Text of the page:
Relationship abuse is most often associated with domestic violence. But violence doesn't only take place among adults or partners who are married; abuse is also prevalent among partners who are dating. In fact, it's estimated that one in five high school students will experience dating abuse, either emotional or physical, during their high school days.

Teen Dating Violence Awareness Month is a national awareness initiative to promote healthy, respectful relationships. In recognition of this event, Shannon Johnson, Calhoun County Prosecuting Attorney, and Lori Fleagle, Domestic Abuse Response Team Outreach Coordinator, offered some tips and guidance for parents and teens. "Prevention is always our hope," says Johnson. "We always hope first that parents and mentors are modeling safe, healthy relationships for their children and that our teens are recognizing those good examples. Unfortunately, that is not always the case."

Fleagle offered some tips on how to recognize signs of possible abuse. If your loved one is afraid to disagree with their partner, always does what the partner wants, or continuously puts the partner's needs ahead of their own, there could be a reason to be concerned. Additionally, if there seems to be excessive texts, phone calls, and communication between the couple, this might be a sign of an unhealthy relationship. Other clues of problems are declining grades, missing school, or not hanging out with or associating with family and friends. The most obvious clue would be unexplained bruises or injuries.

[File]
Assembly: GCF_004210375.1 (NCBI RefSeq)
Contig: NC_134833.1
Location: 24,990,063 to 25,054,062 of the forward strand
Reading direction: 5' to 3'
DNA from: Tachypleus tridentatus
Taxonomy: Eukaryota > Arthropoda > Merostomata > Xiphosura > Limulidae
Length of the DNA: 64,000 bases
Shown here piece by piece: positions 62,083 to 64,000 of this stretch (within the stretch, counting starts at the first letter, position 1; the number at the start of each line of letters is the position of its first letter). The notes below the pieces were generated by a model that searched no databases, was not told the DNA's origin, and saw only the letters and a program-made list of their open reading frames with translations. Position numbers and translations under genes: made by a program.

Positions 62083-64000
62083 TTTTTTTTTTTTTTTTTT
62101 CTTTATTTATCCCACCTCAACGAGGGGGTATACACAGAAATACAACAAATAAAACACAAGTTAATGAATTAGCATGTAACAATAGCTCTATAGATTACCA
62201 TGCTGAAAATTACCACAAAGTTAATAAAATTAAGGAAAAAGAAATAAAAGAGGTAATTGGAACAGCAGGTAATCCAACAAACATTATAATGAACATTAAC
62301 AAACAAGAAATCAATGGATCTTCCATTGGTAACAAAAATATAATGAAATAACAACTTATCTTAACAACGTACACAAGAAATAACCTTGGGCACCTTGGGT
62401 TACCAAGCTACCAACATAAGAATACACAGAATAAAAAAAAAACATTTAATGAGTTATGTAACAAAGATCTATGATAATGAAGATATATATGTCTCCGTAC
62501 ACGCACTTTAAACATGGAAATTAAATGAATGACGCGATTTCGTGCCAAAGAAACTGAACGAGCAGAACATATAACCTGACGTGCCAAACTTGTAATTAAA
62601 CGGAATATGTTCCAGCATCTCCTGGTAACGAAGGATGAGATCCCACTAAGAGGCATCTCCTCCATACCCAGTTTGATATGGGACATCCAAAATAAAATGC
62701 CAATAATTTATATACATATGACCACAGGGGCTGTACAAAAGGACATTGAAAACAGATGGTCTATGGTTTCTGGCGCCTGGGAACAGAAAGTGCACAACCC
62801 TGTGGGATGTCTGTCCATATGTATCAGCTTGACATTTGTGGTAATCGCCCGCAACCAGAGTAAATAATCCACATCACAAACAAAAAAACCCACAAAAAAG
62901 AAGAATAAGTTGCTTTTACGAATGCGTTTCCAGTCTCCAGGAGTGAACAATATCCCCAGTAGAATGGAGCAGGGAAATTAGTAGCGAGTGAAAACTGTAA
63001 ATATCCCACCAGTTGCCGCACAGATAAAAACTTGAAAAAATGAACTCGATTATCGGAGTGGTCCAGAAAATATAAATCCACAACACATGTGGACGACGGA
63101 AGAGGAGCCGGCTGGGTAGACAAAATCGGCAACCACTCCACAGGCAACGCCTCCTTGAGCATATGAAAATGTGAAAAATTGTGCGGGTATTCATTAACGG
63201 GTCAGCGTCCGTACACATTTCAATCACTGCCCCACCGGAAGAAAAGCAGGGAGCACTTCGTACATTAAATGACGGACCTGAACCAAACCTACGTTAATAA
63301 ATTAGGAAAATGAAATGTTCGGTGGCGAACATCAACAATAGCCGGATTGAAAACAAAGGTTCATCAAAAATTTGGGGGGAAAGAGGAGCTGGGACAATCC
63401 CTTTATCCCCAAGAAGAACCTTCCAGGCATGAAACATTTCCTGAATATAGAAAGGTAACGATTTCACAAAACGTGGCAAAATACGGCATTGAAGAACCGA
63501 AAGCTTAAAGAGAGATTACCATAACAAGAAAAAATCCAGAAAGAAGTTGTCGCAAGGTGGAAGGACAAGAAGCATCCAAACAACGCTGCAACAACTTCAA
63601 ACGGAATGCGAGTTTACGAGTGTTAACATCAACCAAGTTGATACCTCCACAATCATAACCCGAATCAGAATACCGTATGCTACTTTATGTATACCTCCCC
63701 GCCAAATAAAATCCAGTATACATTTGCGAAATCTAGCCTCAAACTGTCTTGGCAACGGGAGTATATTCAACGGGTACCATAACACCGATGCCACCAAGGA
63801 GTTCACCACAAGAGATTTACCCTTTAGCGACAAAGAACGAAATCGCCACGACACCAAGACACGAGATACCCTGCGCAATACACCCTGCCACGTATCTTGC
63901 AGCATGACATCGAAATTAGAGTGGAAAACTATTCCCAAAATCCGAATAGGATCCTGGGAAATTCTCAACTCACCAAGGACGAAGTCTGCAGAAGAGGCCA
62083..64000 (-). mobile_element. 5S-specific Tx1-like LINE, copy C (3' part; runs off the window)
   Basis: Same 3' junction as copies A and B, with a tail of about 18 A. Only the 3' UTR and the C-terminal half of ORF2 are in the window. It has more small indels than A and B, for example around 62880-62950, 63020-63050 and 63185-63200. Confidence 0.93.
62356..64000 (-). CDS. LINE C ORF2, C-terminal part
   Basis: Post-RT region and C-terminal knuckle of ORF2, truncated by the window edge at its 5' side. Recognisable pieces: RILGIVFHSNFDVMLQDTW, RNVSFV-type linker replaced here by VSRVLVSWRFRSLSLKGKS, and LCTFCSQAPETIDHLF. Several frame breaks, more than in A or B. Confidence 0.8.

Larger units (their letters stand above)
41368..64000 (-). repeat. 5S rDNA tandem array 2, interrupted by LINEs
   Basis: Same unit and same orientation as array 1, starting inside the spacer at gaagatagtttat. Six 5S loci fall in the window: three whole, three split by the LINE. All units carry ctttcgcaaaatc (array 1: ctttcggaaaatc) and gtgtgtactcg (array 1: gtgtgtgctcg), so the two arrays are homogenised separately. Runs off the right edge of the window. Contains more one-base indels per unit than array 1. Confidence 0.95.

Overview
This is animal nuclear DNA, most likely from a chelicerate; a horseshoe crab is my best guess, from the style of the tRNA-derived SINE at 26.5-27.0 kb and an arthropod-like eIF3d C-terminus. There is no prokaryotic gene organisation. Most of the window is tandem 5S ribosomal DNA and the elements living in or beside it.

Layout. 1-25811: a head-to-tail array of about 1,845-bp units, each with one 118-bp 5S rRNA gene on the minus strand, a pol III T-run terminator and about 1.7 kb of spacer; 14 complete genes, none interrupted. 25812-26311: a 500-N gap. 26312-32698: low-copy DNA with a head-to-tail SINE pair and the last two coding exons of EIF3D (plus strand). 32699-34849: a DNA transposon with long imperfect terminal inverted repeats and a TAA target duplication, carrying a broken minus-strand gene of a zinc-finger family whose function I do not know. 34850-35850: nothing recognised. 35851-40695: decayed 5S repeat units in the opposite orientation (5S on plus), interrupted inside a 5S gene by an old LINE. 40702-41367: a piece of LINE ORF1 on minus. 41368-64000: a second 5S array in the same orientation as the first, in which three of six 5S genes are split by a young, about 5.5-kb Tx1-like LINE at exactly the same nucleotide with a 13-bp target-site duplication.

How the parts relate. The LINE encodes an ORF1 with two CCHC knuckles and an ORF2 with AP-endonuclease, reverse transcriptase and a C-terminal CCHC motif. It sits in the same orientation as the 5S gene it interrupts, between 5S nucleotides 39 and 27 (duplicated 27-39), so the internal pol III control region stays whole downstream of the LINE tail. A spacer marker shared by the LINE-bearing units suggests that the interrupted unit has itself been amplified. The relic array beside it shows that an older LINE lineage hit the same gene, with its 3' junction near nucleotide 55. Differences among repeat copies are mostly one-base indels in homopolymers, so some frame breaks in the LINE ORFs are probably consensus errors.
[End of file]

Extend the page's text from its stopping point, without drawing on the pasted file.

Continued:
If you notice any of these signs in your relationship or those of your loved ones, Fleagle encourages you to take action. "There are so many resources available. Several websites offer quick, confidential ideas about how to best approach the subject. And, people can always contact my office for assistance." Fleagle notes that loveisrespect.org and futureswithoutviolence.org are just two of the many online resources available.

For local resources, visit  fcichaven.org

Fleagle can be reached at her office in Grantsville at 304-354-9254 or on the 24 hour hotline at 1-800-794-2335. Johnson notes that the Prosecutor's Office is able to direct you to resources and services. It may be reached at 304-354-6170.

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